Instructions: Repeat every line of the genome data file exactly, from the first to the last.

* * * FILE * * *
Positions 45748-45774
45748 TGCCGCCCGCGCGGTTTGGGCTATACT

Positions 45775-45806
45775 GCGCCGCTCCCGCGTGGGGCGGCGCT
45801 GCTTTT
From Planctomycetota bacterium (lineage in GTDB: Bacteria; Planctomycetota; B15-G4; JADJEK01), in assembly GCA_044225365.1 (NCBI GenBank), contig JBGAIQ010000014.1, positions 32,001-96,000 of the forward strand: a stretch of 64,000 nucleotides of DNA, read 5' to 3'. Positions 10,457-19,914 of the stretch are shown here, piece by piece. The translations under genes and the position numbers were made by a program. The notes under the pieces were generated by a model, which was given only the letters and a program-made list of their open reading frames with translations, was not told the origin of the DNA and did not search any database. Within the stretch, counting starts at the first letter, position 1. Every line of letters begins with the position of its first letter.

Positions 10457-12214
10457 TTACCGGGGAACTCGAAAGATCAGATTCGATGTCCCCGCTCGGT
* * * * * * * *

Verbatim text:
Positions 45748-45774
45748 TGCCGCCCGCGCGGTTTGGGCTATACT

Positions 45775-45806
45775 GCGCCGCTCCCGCGTGGGGCGGCGCT
45801 GCTTTT
From Planctomycetota bacterium (lineage in GTDB: Bacteria; Planctomycetota; B15-G4; JADJEK01), in assembly GCA_044225365.1 (NCBI GenBank), contig JBGAIQ010000014.1, positions 32,001-96,000 of the forward strand: a stretch of 64,000 nucleotides of DNA, read 5' to 3'. Positions 10,457-19,914 of the stretch are shown here, piece by piece. The translations under genes and the position numbers were made by a program. The notes under the pieces were generated by a model, which was given only the letters and a program-made list of their open reading frames with translations, was not told the origin of the DNA and did not search any database. Within the stretch, counting starts at the first letter, position 1. Every line of letters begins with the position of its first letter.

Positions 10457-12214
10457 TTACCGGGGAACTCGAAAGATCAGATTCGATGTCCCCGCTCGGT